The price we pay to be a Mum!
As I sit and write this blog I can feel the hairs on the back of my neck start to prickle, the heat building in my chest & neck which is starting to climb up my face with the feelings of anxiety creeping into the pit of my tummy. Within the next few minutes I will be stripped down to my vest, fanning myself dramatically just to try and bring my body temperature down. This is a regular occurrence and probably will be for the next 10 years. Welcome to the world of the menopause!
I know what you’re thinking “How can she be in the menopause? She looks so young!” Well at the tender age of 41 I had a radical hysterectomy as a result of chronic endometriosis & a very large endometrioma sitting on my left ovary. My womb, ovaries, cervix, fallopian tubes were all removed due to being covered in this sticky disease and in some areas glued to each other. I discussed with my consultant about what could be done and it was decided that the removal of the affected areas was necessary. I wasn’t having anymore children so I reckoned I didn’t need them or the pain this disease caused, plus endometriosis can reoccur so did I want to take that chance?
Prior to my operation I was in extremely good health and at my fittest since pre-childbirth so I was shocked when I was diagnosed, I myself only realised I had it when I was rushed to hospital suffering from crippling pelvic pain one Saturday night in June 2016. After scans, tests and eventually keyhole surgery I was told by my surgeon that I had an extreme case of endometriosis and I’d had the disease for many, many years maybe even over a decade due to the extent of the damage which was excessive. My bowel was attached to the wall of my vagina, my liver & kidneys had spores on them - this little buggar was everywhere and I was non the wiser. I thought the crippling pain of my monthly cycle was the norm and the routine of 4-6 days feeling & looking like death, climbing into bed early in the evening completely exhausted and in severe pain was a reasonable price to pay to be the mother of our amazing little boy but obviously this was the signs of the disease taking hold of my reproduction system.
After the operation as I lay in the hospital bed it dawned on me the significance of the name of the hospital I was in “The Liverpool Women's Hospital” a hospital just for women! Seriously in what lifetime would there ever be a hospital named “The Men’s Hospital?” The answer is never, not in my lifetime or anyone’s lifetime for that matter. This got me thinking.... Why is there a massive price to pay for women and not men to bear a child? Also, why is it that women have to endure this mammoth journey from around the average age of 12 until well into their 40s-50s whereas our men don’t bat an eyelid and reap the benefits of our burden!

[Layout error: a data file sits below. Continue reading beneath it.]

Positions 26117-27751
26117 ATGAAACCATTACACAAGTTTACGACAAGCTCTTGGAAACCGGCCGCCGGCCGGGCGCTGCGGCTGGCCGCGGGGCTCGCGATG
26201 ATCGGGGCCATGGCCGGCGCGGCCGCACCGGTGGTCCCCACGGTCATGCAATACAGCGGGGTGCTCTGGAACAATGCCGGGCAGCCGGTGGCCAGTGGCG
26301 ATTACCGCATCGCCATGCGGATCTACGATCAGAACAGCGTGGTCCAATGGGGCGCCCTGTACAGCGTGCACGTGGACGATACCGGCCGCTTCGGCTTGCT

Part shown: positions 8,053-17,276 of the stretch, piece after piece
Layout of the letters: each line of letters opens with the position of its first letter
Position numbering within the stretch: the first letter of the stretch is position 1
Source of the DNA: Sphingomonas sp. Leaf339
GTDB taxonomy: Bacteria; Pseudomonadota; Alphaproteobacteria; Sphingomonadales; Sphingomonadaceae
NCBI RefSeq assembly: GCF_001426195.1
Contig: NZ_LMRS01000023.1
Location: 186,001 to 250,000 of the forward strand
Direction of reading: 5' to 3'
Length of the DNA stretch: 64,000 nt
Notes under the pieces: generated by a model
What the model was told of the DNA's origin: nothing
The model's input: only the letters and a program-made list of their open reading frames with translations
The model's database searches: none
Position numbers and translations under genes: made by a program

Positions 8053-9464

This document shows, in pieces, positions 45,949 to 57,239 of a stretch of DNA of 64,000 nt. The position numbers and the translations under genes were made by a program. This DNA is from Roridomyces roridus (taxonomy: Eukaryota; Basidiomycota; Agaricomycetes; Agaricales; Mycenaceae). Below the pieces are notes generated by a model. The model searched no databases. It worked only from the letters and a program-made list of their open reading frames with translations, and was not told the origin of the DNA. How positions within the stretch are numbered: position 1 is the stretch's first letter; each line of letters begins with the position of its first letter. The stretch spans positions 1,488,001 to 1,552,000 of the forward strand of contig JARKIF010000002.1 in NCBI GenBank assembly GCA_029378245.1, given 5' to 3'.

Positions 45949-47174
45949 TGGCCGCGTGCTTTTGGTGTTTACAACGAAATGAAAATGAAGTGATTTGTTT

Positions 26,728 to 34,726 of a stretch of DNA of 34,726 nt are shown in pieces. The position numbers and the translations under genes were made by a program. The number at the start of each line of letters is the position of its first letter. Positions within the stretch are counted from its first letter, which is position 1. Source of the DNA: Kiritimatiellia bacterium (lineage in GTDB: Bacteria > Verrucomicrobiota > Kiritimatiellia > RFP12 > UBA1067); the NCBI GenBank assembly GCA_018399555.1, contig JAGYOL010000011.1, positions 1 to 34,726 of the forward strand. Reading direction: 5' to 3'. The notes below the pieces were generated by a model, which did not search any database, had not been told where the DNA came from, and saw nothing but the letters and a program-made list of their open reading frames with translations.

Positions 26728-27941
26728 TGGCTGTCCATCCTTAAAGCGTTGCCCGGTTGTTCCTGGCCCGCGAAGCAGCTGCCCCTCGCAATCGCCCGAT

After my op I was instantly pain free, except for keyhole cuts, full of energy and felt amazing and I can honestly say that for me the hysterectomy was definitely worth it. My recovery was going from strength to strength and my surgeon was gobsmacked at how fast I was recovering. I put this down to my positive mental attitude and a healthy active lifestyle. Unbeknown to me there was one last slap in the face on its way to me and that was in the form of the Menopause!
The menopause, this is what women go through in later life when the reproduction system is no longer needed and in my opinion can be viewed as a backhanded thank you for being able to bare children. As if it wasn’t enough that we endure around 40 years of heavy, bloody monthly periods which often brought painful cramps, tender boobs, bloody accidents, mood swings, anaemia and bloating! My mum and aunties sailed through the menopause so it wasn’t something that was talked about growing up plus generations of women before didn’t think it was a tasteful topic of conversation! Me on the other hand believes that it should be talked about because it’s natural and something every women will go through eventually and anyway, men go on and on and on and on about man flu and the pain their in so I think us women have earned the right to talk about how we are affected.
The point of this blog is to say we should all look after our bodies and treat them with respect, care and consideration because we want it to carry us well into later life. Only we know our bodies and as complicated as they are compared to our male counterparts, if you ever feel that something isn’t quite right then go and get checked out. I and everyone who knows me thought my body was fit and healthy until I was crippled with agonising pain which lead to my reproduction system being removed.
Luckily for mankind, women we are born with the strength and determination of an ox so no wonder we were chosen to bare children as future generations would cease to continue otherwise.
Much love & listen to your body x